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CMSAF McKinley gets firsthand look at Offutt missions

Chief Master Sgt. of the Air Force Rodney J. McKinley speaks to Offutt Airmen on the flightline at Lincoln Airpark, Neb., Sept. 8. The airpark is the 55th Wing's "home away from home" while Offutt undergoes runway repairs. (U.S. Air Force photo illustration)

Chief Master Sgt. of the Air Force Rodney J. McKinley speaks to Offutt Airmen on the flightline at Lincoln Airpark, Neb., Sept. 8. The airpark is the 55th Wing's "home away from home" while Offutt undergoes runway repairs. (U.S. Air Force photo illustration)

Chief Master Sgt. of the Air Force Rodney J. McKinley addresses Airmen at an enlisted call at Offutt Air Force Base, Neb., Sept. 7. Chief McKinley spoke about the promotion of Airman pride and the issues he plans to focus on during his tenure as the Air Force's top enlisted member. (U.S. Air Force photo)

Chief Master Sgt. of the Air Force Rodney J. McKinley addresses Airmen at an enlisted call at Offutt Air Force Base, Neb., Sept. 7. Chief McKinley spoke about the promotion of Airman pride and the issues he plans to focus on during his tenure as the Air Force's top enlisted member. (U.S. Air Force photo)

OFFUTT AIR FORCE BASE, Neb. (AFPN) -- Chief Master Sgt. of the Air Force Rodney McKinley met with Airmen here and saw firsthand the diverse missions accomplished in support of the nation's defense. 

While at Offutt AFB Sept. 5 to 8, the chief took the opportunity to speak at an "all hands call" at U.S. Strategic Command and an enlisted call for 55th Wing members.

Chief McKinley took over as the Air Force's top enlisted member in June and has been spreading his message of Airman pride ever since. Chief McKinley hit on many key points during his interactions with Airmen here, using personal anecdotes from a nearly 28-year career, humor and an unmistakable sense of concern for their well-being.

The chief said the Air Force has three main focuses that require every Airman's unwavering attention. First and most important, according to the chief, is winning the war on terrorism.

"The terrorists killed 3,000 innocent Americans on Sept. 11, 2001. If they could have killed 30,000, 3 million or 30 million they would have. This enemy is relentless," Chief McKinley said.

The chief related how the war must be prosecuted for the sake of not only those who died on that day five years ago, but also for Americans like his four granddaughters and all Americans who deserve to enjoy the freedoms we have enjoyed. Winning the war requires constant vigilance and a 100-percent dedication to duty from all servicemembers, he said.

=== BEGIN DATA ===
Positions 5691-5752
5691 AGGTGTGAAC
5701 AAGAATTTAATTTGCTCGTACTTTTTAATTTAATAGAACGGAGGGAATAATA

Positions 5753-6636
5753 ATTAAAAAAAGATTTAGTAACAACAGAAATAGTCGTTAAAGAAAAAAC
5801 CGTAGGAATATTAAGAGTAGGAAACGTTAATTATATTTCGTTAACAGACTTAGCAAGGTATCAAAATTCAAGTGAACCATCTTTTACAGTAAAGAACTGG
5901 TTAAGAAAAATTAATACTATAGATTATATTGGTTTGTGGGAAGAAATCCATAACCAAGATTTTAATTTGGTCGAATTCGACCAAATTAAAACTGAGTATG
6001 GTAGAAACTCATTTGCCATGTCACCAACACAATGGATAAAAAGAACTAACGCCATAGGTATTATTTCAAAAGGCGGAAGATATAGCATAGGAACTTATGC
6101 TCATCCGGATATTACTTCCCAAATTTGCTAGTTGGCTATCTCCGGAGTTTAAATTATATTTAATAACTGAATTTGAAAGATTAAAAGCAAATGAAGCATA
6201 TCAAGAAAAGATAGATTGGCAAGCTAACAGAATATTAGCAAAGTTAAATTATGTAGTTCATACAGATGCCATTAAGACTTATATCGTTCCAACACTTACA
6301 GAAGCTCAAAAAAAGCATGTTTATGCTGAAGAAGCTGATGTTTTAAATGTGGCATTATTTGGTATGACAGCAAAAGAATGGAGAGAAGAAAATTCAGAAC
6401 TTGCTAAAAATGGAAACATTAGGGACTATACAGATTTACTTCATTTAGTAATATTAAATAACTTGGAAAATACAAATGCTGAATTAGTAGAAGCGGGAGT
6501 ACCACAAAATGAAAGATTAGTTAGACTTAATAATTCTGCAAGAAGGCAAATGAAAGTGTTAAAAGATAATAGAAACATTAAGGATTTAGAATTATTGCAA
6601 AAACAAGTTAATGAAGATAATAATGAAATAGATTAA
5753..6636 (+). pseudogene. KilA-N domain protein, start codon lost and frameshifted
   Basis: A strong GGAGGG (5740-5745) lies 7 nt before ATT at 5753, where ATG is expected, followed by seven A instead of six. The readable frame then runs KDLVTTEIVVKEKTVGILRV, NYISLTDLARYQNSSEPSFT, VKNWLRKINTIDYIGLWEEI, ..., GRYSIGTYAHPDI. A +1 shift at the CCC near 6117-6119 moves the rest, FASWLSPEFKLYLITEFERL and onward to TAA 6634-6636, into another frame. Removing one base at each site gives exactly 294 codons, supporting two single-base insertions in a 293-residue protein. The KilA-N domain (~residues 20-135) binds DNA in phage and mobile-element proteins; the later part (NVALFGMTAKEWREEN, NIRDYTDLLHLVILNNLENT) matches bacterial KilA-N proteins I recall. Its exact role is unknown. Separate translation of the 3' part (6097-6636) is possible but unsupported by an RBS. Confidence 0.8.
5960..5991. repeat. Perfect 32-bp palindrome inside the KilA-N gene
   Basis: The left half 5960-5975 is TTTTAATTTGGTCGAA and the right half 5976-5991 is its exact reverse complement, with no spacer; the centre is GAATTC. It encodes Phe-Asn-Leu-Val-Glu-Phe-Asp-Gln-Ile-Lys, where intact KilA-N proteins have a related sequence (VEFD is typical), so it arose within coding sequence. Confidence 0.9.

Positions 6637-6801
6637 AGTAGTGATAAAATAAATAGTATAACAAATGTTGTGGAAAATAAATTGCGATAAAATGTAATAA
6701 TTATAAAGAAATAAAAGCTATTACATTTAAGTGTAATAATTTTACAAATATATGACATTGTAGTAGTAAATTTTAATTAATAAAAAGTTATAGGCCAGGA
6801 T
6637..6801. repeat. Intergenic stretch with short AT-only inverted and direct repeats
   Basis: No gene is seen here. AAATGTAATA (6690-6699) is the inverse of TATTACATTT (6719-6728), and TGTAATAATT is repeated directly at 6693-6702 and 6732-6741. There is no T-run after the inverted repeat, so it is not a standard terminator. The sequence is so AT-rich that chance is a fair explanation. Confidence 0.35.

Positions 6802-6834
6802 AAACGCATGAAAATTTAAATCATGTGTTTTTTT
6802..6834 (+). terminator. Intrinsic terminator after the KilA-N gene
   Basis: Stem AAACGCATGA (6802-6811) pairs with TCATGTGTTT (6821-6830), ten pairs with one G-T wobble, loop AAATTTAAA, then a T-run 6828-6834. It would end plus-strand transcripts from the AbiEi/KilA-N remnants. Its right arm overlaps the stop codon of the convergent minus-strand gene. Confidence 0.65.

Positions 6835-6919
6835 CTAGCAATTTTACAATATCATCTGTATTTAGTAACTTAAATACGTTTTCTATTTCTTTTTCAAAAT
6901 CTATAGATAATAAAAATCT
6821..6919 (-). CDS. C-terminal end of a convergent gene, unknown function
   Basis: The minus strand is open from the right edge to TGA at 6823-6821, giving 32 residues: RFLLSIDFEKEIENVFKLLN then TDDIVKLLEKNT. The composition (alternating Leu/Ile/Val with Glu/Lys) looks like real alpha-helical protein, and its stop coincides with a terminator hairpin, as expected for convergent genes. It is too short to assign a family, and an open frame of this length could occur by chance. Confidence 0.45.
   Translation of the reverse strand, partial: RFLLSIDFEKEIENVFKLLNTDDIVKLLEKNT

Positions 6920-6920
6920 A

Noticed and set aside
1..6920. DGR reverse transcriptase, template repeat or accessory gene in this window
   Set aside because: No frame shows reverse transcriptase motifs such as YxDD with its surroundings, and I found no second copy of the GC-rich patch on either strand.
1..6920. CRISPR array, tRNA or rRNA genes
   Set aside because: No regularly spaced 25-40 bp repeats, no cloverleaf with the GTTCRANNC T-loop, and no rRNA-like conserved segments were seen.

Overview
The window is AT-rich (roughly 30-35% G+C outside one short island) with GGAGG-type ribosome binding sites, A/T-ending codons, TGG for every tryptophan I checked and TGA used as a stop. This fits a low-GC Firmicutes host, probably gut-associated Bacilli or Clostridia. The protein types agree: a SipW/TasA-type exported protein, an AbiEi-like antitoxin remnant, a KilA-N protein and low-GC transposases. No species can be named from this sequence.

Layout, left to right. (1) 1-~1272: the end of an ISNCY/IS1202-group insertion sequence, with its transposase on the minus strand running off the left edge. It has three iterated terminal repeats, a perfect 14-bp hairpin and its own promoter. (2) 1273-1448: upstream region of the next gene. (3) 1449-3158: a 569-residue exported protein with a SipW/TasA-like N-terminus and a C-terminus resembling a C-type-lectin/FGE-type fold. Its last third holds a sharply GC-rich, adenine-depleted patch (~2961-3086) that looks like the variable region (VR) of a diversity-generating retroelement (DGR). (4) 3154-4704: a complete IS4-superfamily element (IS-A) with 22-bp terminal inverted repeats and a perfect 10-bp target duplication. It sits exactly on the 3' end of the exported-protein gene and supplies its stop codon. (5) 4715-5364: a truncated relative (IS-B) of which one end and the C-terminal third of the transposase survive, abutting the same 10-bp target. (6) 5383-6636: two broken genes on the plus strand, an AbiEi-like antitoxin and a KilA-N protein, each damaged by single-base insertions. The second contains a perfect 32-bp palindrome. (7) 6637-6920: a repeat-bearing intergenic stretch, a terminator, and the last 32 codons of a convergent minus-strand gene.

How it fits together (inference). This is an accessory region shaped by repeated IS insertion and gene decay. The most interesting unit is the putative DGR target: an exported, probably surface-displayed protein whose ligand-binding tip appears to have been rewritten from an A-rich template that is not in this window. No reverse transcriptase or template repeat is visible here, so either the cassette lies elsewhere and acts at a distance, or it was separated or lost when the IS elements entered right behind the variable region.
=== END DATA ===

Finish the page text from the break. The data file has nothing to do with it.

"You have a personal responsibility as an Airman to ensure you are properly trained and have the mental and physical ability to deploy when ordered, and do the very best job you can in whatever the Air Force asks you to do," the chief said.

Airman pride was another big topic the chief zeroed in on. He said pride in being an Airman begins in basic training and should be reinforced throughout an Airman's career. The chief said an easy but often overlooked way of reinforcing that pride is in the way Airmen are addressed.

"When we refer to our Airmen, don't refer to them as kids or troops," the chief said. "The Air Force doesn't send kids or troops to the desert to be put in harm's way. We send professional Airmen."

This simple clarification of the way Airmen are addressed underscores the professionalism expected of every Airman and lets even the most junior member know they are a part of the world's greatest Air Force, he said.

The chief's principle of Airman pride runs much deeper. It requires a reflection by each member of their character, personal appearance, physical fitness and compliance with the core values.

According to the chief, "We are all ambassadors of the United States and the Air Force 24 hours a day," and an Airman's conduct, both personally and professionally, should reflect that.

Along with pride, the chief emphasized the Wingman concept. Looking out for one another is part of everyone's duty, but especially for front-line supervisors, he said. They can play an important role in lowering the rate of suicides in the Air Force.

"The best way to combat suicide is through effective leadership," he said.

"Build a relationship of trust with your subordinates, so when something goes wrong in their lives they have someone who they know truly cares about them to go to for help," Chief McKinley said. 

He said trust should begin to be built from the moment the supervisor meets a new Airman to welcome him to the base.

"Let the new Airmen know both the Air Force's and your expectations and standards from the beginning to set Airmen up for success," said the chief. "Supervisors can inspire others to greatness, by showing caring and understanding, showing them personal attention, and occasionally a little butt-chewing."

Tech. Sgt. Stephanie Bergstrom, a member of the 55th Wing Dental Squadron who attended the enlisted call, agreed.

"I wholeheartedly agree with the chief's idea of getting to know your subordinates, peers and superiors. You can better lead and follow if you understand their motivations and a little bit about the folks around you," she said. "If I know a little bit about them, I can offer assistance or advice."

Recapitalization of the Air Force was the chief's third area of focus. He said our Air Force is, without question, the best in the world, and ensuring we maintain that air superiority edge requires modernization of the entire Air Force. With a limited budget, he said, hard decisions have to be made regarding the use of available funds.

There will be difficult times ahead as Airmen are expected to accomplish more with less.

"But in the end," he said, "we will not only be a smaller Air Force, but more capable, lethal and efficient." 

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